The politicians who took us to war should have been given the guns and told to settle their differences themselves
Famous as the last surviving British soldier to have seen action on the Western Front of the First World War, Harry Patch became known in his final years as the “last fighting Tommy.” But in fact, he hated war. He had never wanted to be a soldier anyway and never watched a war film. “I didn’t want to go and fight anyone, but it was a case of having to,” he said.
“When it came, army life didn’t appeal to me at all and when I found out how rough and tumble it could be, I liked it even less.”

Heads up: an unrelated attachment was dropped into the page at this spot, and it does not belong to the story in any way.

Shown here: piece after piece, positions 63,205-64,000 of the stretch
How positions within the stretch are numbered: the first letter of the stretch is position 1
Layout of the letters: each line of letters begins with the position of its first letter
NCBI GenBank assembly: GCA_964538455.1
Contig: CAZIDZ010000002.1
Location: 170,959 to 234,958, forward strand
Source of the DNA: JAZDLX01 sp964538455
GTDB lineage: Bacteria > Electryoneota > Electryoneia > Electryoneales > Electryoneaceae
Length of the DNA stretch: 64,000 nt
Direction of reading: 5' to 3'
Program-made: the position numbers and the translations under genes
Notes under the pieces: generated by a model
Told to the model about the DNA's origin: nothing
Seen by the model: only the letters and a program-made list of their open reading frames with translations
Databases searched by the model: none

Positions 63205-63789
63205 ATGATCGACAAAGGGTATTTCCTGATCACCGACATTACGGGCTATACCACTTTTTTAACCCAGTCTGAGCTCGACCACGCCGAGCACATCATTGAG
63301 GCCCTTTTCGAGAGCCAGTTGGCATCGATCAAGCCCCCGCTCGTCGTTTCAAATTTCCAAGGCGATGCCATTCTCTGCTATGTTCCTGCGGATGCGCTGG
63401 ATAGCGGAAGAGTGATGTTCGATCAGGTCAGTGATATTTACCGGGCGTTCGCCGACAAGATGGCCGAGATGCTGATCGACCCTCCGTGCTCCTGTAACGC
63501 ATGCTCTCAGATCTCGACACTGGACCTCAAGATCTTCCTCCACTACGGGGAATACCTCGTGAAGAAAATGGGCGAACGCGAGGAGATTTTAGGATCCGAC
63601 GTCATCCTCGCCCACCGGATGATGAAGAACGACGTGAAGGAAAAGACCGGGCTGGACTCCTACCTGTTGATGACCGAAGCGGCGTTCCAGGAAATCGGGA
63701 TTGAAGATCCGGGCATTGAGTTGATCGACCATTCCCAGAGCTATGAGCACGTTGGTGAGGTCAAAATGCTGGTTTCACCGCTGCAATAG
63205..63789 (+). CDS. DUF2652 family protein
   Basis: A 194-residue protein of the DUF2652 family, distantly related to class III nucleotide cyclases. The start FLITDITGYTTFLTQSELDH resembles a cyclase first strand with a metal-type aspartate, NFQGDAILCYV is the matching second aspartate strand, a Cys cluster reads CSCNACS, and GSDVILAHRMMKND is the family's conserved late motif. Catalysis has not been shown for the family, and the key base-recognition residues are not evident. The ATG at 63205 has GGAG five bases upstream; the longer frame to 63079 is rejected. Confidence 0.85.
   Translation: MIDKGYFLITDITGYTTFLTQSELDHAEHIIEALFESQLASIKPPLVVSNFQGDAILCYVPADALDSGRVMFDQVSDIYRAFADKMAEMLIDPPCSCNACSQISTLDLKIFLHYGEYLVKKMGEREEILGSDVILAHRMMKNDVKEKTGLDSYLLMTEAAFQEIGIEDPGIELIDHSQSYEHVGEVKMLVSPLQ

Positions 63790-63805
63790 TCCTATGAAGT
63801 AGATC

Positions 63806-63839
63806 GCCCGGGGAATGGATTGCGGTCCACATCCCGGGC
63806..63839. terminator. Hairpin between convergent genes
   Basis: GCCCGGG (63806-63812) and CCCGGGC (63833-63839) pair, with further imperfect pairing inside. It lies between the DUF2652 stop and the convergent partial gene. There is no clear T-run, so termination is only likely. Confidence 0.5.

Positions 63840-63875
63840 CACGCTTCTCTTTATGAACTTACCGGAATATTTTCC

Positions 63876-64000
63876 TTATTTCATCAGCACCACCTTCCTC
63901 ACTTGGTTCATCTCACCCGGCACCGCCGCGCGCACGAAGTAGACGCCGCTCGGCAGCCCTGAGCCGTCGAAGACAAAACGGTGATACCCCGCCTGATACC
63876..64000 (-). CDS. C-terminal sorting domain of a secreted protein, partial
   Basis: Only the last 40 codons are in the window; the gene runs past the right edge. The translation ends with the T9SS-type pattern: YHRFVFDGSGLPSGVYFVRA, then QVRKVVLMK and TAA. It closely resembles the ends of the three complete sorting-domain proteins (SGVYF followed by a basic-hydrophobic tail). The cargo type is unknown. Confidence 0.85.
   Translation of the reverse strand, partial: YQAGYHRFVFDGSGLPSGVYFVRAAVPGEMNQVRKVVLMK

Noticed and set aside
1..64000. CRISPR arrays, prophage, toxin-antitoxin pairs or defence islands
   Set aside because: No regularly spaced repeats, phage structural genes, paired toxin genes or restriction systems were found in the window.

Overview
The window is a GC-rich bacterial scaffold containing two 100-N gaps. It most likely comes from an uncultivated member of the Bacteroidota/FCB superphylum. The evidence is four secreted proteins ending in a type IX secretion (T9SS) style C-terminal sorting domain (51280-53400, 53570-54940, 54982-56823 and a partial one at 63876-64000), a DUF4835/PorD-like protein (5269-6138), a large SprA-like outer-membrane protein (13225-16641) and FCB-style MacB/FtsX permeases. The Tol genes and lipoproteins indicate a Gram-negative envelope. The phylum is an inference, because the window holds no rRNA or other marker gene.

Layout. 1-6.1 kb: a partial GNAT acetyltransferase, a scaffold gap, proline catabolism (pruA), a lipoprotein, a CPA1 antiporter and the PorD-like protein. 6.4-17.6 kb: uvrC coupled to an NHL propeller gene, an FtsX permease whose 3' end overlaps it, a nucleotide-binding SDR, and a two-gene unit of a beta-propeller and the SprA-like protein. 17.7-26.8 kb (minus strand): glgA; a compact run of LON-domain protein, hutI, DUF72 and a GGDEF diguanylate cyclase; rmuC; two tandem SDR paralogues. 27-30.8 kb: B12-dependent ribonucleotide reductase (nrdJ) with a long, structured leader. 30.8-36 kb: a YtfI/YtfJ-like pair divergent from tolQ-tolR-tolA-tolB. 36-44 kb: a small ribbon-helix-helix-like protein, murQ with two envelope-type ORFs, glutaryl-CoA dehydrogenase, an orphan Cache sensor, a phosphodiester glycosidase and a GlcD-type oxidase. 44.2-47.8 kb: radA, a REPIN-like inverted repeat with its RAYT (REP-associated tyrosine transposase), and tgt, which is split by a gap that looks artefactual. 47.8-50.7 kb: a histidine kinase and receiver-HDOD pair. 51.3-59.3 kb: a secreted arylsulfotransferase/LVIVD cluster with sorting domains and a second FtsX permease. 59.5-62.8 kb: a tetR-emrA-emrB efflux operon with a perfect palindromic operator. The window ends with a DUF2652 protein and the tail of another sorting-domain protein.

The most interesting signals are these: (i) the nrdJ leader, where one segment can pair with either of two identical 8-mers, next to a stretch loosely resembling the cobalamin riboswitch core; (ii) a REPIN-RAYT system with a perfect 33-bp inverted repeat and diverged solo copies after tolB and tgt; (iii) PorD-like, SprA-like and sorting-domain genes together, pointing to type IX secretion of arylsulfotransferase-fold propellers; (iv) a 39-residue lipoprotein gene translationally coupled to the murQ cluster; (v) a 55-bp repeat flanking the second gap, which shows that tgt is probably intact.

He returned to the life of a plumber after hostilities finished.
Until he became very elderly, the life of Somerset-born Patch seemed fairly ordinary, as there were still plenty of elderly Great War veterans around as late as the 1960s and 1970s. Today there are none at all.
Harry Patch never spoke about his war until he was 100. And when he did, he spoke about the futility of hostilities that cost so many lives.
“World War One is history, it isn’t news,” he said. “Forget it. No war is worth it.”